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Additional resources for A source book in physics
Certainly, it doesn't seem as if an alien from outer space watching our lack of progress would have to conclude that our mathematical terms in such a case didn't refer to anything. The only way around this latter ob- jection that I can see is to suggest that mathematical development always tends toward a Peircean ideal (a certain perfect axiomatization) that can then be taken by definition to fix the references of mathematical terms. But Godel's theorem makes this move extremely implausible. 43 Mark Richard raised a version of this objection to me in conversation.
These can arise because of the semantic structure of the description being used by the speaker to fix the reference of the term at issue; for primary A- and `A'-mishaps with respect to the terms occurring in that description can derivatively cause mishaps with respect to the term the description is associated with. Also, secondary A-mishaps for a term can arise because of primary A-mishaps with respect to collateral information pertinent to the description being used to fix the reference of that term; secondary `A'-mishaps for a term can arise because primary `A-mishaps with respect to other terms can cause mishaps with the term at issue.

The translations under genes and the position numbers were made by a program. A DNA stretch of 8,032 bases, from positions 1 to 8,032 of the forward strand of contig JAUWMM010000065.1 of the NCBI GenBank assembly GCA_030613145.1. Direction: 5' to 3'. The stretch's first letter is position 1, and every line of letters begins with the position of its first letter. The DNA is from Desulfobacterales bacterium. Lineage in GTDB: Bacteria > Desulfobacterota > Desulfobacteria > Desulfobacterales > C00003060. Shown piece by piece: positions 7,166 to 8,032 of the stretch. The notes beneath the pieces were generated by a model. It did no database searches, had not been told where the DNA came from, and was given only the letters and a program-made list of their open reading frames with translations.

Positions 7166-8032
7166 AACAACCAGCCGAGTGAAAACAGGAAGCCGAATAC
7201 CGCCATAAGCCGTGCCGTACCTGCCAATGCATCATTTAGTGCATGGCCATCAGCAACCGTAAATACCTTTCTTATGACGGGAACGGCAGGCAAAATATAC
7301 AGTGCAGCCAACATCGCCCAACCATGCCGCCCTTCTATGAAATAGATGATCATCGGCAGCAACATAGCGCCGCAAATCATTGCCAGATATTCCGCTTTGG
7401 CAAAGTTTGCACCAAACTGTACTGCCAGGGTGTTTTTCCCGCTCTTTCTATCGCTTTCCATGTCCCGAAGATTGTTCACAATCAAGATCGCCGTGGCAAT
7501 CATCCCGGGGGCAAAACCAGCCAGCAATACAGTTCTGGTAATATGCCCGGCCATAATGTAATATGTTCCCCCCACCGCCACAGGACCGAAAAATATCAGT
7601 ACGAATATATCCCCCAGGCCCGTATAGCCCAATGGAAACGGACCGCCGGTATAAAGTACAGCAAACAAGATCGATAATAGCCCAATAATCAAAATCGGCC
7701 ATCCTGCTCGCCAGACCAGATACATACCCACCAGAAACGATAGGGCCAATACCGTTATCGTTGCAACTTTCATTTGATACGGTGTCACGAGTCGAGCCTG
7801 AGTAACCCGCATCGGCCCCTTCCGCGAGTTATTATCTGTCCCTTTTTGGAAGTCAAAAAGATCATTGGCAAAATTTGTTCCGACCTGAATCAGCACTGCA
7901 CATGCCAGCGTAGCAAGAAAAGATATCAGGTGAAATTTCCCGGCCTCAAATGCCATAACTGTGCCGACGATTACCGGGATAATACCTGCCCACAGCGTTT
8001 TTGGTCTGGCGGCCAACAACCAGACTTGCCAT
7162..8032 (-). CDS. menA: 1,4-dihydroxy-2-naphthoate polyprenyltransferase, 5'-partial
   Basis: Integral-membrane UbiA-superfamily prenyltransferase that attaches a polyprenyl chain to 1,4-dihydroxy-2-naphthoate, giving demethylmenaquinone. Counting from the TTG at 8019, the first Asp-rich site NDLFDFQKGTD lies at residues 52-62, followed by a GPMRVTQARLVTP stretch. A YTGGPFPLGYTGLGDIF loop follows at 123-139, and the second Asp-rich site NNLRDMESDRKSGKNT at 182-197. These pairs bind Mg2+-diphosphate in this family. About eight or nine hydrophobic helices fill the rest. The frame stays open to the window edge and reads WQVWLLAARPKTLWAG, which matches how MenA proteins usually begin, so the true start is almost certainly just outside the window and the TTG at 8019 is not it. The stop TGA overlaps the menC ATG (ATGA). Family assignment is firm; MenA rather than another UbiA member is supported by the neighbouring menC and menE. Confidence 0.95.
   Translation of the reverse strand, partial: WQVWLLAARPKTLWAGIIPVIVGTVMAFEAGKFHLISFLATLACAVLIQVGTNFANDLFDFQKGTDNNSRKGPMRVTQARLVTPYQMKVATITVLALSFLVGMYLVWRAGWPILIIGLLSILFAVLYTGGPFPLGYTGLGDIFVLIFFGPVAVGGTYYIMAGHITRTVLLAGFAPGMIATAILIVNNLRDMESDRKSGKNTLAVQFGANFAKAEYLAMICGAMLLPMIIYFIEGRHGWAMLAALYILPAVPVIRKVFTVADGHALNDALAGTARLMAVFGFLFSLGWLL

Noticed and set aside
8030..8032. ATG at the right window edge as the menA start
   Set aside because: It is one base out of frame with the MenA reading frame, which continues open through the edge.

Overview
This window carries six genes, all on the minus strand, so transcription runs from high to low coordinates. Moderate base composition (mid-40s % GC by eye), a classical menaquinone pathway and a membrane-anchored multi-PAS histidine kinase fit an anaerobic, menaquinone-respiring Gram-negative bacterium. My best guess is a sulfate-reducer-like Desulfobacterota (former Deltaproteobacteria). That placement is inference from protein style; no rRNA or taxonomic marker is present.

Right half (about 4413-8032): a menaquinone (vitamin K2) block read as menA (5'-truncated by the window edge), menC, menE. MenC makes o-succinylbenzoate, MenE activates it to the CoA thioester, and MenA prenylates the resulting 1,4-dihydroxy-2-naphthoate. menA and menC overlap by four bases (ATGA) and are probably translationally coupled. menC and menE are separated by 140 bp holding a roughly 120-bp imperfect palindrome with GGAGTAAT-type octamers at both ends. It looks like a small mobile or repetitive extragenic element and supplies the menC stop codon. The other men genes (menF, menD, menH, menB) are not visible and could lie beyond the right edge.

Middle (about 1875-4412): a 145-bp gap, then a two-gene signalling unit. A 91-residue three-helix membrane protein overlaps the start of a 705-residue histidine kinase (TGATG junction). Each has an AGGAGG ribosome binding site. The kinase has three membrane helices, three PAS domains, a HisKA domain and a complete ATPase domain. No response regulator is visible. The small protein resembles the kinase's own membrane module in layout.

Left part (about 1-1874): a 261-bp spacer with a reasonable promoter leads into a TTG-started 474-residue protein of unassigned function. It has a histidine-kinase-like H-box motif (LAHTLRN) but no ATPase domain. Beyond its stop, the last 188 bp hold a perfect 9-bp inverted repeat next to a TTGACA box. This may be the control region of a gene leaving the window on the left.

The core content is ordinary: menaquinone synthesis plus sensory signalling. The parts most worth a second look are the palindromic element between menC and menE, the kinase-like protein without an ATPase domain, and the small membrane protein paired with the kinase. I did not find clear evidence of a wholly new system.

36 34 Maddy (1990, chapter 2) makes this point about set theory. 35 One might hope to hold on to the "description theory" for numbers by suggesting that individuals who cannot produce the desired axiom system defer their reference to those who can. The considerations already raised suggest this move is hopeless, but in any case surely this was false of Ramanujan, whose grasp of numbers in some ways surpassed that of anyone around him to whom he could have deferred referentially. On Ramanujan, see Snow's introduction in Hardy 1967; see also Newman 1956.